The History Of The Pisco Sour
There is a debate whether the Pisco Sour was invented in Peru or Chile and it has merit. Both Peru and Chile argue who invented Pisco in the first place and while similar drinks may have been made around the same time in both places, the recipe that is considered canon was invented in Lima, Peru in the 1920s by Victor Morris. An American immigrant living in Peru, Victor Morris was most likely just substituting the local spirit, pisco, in his whiskey sour with egg whites.
But How Does it Taste
Many American’s have not heard of the Pisco Sour or even know what Pisco is for that matter. Pisco is typically a non oaked brandy from Peru and Chili. Both Countries lay claim to having invented it but no one knows for sure who made it first. Most likely both counties distilled wine and made Pisco around the same time. Pisco is a wonderful spirit that taste like a cross between brandy and vodka. Pisco has the normal brandy notes of grape and earthy red wine flavors but lacks the vanilla oak flavors of a French or American brandy. Since it is not aged it has a much drier taste too, similar to a vodka. Traditionally it is sipped neat so the subtle flavors can be savored.
The Pisco Sour taste kinda like a drier whiskey sour with egg whites. In fact, I prefer it over a whiskey sour with egg whites. The part that is concerning for most people before trying a Pisco Sour is the knowing it has egg whites in it. When people hear eggs they think scrambled eggs but they actually should be comparing it to a meringue. When shaken vigorously the egg whites foam into a sweet cocktail infused meringue that is absolutely divine. Not only is this a good tasting cocktail, it’s amazing.
Ordering a Pisco Sour
This isn’t really a cocktail you can just order anywhere. This maybe one you end up making at home more often than not. Most normal bars won’t make this for you or they won’t even have Pisco stocked. The Pisco Sour can be ordered at either: 1) A high end craft cocktail bar. 2) Bars that make other cocktails with egg whites. 3) A bar with the Pisco sour on the menu obviously. 4) A Peruvian or Chilean restaurant. And again there is no harm in politely asking if the bartender can make one.
The Most Important Ingredient
Cocktails with egg whites are actually difficult cocktails to get right and anyone who says otherwise is projecting a false image. Everyone who has made a fizzes or sour with egg whites has had one of these pop open on them while shaking, only to make a mess. The best advice I can pass on to making any cocktail with egg whites is it comes down to 2 things; Technique and chemistry. A common technique that works very well is the dry shake. A dry shake is shaking all your ingredients together without ice first to make forming the foam easier. The foam will still form with ice but you will end up working twice as hard for half the result if you shake with ice first. The first shake is only about 20-30 seconds of vigorous shaking but this is the part that forms most of your foam. A little tip here is to wrap a kitchen towel around the seal of your shaker because no matter how strong you are or how tight your grip it will pop open a little. as the egg whites unfold they can expand up to 8x their original size, thus increasing the pressure inside the shaker and forcing small amounts of the sugary egg mix to squirt out. Wrapping a small towel around the shaker will catch this and keep things clean.
Next and more important is chemistry. For a cocktail with egg whites to properly foam you have to get the science right. Denaturing/unfolding egg protein into a meringue is more science than brawn and a friend of mine who is a baker once gave me this advice for how she made meringue at the bakery.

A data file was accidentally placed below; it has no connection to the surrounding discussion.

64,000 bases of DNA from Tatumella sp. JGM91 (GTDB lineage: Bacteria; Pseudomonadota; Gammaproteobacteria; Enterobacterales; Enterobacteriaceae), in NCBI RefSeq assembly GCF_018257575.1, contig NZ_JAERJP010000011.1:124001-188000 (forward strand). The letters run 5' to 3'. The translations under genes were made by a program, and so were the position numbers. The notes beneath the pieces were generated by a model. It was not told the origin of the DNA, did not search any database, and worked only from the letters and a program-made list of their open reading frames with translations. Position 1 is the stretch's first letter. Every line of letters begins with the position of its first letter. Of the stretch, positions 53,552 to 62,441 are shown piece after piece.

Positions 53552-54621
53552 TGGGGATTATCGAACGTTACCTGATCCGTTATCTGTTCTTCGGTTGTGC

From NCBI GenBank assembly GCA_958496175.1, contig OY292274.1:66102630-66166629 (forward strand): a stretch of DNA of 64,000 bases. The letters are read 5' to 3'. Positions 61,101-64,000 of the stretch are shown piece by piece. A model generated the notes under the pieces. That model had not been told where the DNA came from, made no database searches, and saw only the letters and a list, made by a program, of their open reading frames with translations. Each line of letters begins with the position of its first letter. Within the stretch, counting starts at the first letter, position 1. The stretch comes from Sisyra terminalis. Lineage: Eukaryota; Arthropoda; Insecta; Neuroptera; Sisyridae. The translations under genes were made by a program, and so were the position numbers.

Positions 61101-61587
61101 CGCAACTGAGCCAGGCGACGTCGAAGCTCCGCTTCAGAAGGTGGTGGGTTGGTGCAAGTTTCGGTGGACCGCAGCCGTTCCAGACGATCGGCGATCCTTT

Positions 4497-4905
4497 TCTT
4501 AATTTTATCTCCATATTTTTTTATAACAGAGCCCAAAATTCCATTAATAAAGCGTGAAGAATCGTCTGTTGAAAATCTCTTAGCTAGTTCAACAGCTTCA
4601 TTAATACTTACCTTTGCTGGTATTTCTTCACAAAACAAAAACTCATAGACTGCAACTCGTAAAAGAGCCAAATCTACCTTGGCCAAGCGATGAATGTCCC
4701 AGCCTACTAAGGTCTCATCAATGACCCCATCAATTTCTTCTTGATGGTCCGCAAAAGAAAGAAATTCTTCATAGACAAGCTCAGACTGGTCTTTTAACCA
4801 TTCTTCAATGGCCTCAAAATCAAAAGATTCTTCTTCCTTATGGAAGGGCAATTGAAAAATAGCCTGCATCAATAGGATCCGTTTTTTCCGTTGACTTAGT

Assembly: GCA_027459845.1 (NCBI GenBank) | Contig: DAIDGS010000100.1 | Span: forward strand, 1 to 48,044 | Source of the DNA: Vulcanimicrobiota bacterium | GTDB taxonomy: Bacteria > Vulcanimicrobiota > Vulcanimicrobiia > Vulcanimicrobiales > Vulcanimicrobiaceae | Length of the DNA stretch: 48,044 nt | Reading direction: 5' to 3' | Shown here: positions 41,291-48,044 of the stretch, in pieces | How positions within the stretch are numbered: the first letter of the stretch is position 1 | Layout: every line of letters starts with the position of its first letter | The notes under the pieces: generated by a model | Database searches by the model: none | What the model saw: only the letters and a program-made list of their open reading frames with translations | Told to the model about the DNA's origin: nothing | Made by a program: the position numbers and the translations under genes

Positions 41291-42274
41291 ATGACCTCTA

- Keep it room temperature.
- Use an acid to help break the proteins hydrogen bonds and unfold it in addition to beating it.
- Use sugar to stabilize the foam from collapsing and to form smaller bubbles.
A mistake I made for a long time is using is using eggs fresh from the fridge. Even if I’m doing a dry shake I’m still starting off with cold ingredients. So take the eggs out and let them come to room temperature first. Cold egg protein is much more stable and difficult to break apart than if it is room temperature. The next tip is to use acid. Bakers will use cream of tartar as the acid helps accelerate the denaturing process along with beating it. In the cocktail we use lemon or lime juice. Without using an acid it is much much harder to form a foam. The last bit of advice is to use sugar to stabilize the foamed protein from collapsing. A sweet liqueur alone isn’t enough. I’ve tried making cocktail with egg whites with just liqueurs for sweeter alone and they have never formed a good foam. This needs actual simple syrup. If you don’t use sugar in your cocktail what will happen is the foam will form but it will collapse back into the liquid-y cocktail just as fast and you will be left with a thin layer of lame bubbles on top. It will still taste the same and be good but that beautiful foam will be gone, and for these drinks the large foam head is the garnish. The sugar also somehow makes the water “wetter” and helps keep the suspended air inside from combining into larger bubbles. This helps form a smoother micro bubble head.
cocktail with egg whites are some of the most elegant and sublime cocktails but they are not the easiest to make. Eventually you can get to a point where you can make them correctly and consistently but it can take a while and many failed attempts. Hopefully the tips I gave help shorten that journey. Also theres a lot of tips and tricks out there for making eggs foam and I tried to keep mine reasonable and realistic, but see what works for you. I’ve been doing this for a long time and still I have the occasional one that doesn’t foam up well, even though I make them all the exact same. Its just the nature of the egg sometimes and I just accept it and make it again.